I've heard Fostercare before, but the way you pointed out the 'vocal science' of it (combined with a better understanding of the previous tracks) made me actually short of breath while listening to it.

    Normally I would dismiss an article of this length as a "tl;dr," but I'm so glad I sat down and read this whole thing. It enabled me to experience such an emotion through his music that I haven't experienced before.

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  14. you mentioned that in Foster Care
    'The second phrase (the response) lines up harmonically with the bass, which is going back and forth between the tonic (C sharp, home) and the foreboding submediant (A major)'
    and that
    'Now Burial’s bassline, powerful as it is, is pretty simple, just two notes'

    But i'm pretty sure the bass is three notes, a two bars of C#, followed by one of G#, and one of A.
    Then at the end of the sample you hear it cadence, C#, F and C# ( a plagel cadance?)

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  15. Amazing post. Write more please!

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  16. @Rouge's...sorry man, i reread my post just now and what i really meant was Burials first and self titled is the effort for which he will always strive...thats what i feel anyhow.
    I really like your musings on music and look forward to reading more.
    i cant believe youre as young as you say either! :)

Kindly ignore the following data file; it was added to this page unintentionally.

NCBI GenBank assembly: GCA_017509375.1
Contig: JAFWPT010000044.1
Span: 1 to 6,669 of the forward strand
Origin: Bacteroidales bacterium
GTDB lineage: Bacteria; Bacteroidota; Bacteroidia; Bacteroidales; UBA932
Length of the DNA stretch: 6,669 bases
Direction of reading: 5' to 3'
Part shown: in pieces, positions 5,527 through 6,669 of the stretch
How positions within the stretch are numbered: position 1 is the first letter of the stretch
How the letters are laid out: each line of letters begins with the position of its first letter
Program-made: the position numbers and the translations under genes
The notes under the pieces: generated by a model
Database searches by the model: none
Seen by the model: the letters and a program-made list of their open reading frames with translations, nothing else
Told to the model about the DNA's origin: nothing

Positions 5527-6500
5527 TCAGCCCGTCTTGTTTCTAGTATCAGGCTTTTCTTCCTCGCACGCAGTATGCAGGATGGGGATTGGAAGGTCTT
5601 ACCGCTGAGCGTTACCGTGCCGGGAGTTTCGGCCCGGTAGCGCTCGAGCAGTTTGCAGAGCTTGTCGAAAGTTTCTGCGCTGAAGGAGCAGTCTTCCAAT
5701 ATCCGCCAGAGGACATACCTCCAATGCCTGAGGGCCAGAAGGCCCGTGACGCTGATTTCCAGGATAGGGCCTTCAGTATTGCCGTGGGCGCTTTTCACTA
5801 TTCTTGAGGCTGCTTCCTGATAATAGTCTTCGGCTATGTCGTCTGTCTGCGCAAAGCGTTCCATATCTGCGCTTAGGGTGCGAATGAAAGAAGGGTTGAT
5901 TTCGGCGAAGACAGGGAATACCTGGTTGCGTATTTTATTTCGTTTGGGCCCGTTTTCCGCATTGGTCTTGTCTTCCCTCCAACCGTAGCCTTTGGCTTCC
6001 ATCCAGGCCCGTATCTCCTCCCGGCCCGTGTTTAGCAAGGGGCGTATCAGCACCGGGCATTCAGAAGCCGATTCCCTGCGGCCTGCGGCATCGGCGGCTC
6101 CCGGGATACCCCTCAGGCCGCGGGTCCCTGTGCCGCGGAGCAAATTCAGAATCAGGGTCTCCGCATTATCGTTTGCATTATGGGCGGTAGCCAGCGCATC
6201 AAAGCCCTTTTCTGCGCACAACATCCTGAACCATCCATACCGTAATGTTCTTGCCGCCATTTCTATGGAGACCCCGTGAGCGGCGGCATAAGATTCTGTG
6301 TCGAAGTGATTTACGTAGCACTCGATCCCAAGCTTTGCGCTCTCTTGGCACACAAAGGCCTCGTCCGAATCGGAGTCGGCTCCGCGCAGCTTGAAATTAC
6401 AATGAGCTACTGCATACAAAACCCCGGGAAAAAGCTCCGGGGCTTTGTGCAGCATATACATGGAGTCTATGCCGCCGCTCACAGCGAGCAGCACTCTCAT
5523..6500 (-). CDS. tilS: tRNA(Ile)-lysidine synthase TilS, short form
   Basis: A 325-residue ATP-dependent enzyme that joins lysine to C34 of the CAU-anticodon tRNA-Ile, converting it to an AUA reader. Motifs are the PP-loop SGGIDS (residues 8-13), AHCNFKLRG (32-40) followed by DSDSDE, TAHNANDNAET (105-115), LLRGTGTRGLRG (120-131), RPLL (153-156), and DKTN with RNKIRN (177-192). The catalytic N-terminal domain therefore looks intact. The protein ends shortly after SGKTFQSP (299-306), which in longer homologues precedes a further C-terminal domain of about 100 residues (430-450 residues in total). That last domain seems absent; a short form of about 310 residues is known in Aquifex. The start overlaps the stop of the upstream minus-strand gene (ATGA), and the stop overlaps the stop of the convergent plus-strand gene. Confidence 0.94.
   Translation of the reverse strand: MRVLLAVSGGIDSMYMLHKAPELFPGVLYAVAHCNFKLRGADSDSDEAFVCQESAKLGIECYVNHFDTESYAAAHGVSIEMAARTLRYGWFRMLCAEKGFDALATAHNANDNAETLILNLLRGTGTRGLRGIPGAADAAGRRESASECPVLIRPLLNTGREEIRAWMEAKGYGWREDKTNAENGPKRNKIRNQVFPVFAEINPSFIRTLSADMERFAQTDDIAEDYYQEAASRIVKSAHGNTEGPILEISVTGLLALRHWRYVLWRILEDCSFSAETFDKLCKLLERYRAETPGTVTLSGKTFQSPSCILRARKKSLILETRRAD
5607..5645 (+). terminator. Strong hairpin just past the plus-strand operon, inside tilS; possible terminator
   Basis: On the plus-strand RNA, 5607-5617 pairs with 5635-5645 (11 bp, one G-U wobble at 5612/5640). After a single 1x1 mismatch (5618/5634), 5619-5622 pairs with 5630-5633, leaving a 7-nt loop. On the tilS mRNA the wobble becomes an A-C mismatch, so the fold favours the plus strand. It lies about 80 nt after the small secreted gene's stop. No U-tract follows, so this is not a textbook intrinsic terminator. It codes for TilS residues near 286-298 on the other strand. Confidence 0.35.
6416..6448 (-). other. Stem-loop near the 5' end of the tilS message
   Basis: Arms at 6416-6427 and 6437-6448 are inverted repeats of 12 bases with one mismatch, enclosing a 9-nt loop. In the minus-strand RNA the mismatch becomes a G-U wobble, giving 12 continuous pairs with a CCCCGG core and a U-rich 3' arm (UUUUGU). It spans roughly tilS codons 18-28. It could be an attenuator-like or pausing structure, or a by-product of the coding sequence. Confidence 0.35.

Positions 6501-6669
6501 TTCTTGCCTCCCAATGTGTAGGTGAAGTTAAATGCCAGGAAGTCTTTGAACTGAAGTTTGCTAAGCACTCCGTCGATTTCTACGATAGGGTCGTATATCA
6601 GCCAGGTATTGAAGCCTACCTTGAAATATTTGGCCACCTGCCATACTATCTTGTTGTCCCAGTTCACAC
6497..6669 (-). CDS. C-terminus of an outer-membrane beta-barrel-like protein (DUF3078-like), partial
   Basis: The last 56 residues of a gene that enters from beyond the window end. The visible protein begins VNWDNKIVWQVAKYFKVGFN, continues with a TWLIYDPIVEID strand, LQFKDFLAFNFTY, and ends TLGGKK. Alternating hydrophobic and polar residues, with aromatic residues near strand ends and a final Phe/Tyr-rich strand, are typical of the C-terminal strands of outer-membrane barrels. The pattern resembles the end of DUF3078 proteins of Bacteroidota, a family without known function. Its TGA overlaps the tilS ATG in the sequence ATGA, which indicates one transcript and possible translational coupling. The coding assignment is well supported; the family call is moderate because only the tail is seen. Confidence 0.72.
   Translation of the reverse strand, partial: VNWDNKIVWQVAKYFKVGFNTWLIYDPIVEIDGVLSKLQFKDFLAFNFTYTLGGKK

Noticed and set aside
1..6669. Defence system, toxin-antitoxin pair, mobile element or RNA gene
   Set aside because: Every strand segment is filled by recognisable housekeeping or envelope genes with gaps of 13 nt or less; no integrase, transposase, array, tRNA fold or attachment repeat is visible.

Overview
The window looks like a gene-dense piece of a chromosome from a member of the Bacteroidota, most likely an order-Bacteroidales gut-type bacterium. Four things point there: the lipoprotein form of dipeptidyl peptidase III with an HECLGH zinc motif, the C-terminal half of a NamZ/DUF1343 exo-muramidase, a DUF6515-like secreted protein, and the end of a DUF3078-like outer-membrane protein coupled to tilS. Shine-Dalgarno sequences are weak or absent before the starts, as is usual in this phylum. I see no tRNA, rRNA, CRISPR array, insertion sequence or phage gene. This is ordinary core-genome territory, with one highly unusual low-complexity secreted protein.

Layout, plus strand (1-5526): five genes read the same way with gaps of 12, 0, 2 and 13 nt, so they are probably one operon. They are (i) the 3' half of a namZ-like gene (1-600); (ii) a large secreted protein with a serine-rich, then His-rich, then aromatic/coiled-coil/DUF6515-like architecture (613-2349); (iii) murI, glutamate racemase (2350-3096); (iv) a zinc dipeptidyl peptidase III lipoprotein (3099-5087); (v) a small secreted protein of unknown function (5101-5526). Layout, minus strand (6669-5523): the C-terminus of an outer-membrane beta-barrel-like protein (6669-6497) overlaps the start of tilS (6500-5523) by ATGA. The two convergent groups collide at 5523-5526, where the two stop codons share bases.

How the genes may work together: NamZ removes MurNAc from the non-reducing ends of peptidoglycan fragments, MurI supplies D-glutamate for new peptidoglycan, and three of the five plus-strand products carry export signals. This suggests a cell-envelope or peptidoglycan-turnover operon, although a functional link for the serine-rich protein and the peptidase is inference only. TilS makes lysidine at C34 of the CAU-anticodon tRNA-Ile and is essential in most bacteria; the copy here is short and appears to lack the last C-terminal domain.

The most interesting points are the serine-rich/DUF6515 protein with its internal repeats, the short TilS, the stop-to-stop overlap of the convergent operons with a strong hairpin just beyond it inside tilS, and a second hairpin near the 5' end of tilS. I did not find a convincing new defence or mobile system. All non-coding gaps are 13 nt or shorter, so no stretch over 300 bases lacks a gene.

_strunkdts_

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  17. hey Toby Hamand, thanks for listening so carefully - 's good to know that people aren't simply trusting my musical jibba jabba. You're right of course - while I do aim to simplify things where I can and I do remember hearing three notes, what you quote is an outright mistake and I'll amend it.

    Not thinking I'd go into harmony I wrote the poetry section away from a keyboard and I (gulp) used a flash keyboard to approximate those murky pitches. The C sharp in the melody threw me into thinking in an A feel, curses. In fact throughout, the melody behaves as if the bass was just C sharp and A.

    Now that I listen again I hear it's a bit more complex and wonder if there's maybe a B in the line somewhere. I'm not sure that I'd agree that the end of the eight bars is a plagal cadence (isn't that penultimate chord B major, when the strings come in?). Ah, anyways. But cheers for pointing that out.

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  18. Alastair Jones7 December 2009 15:35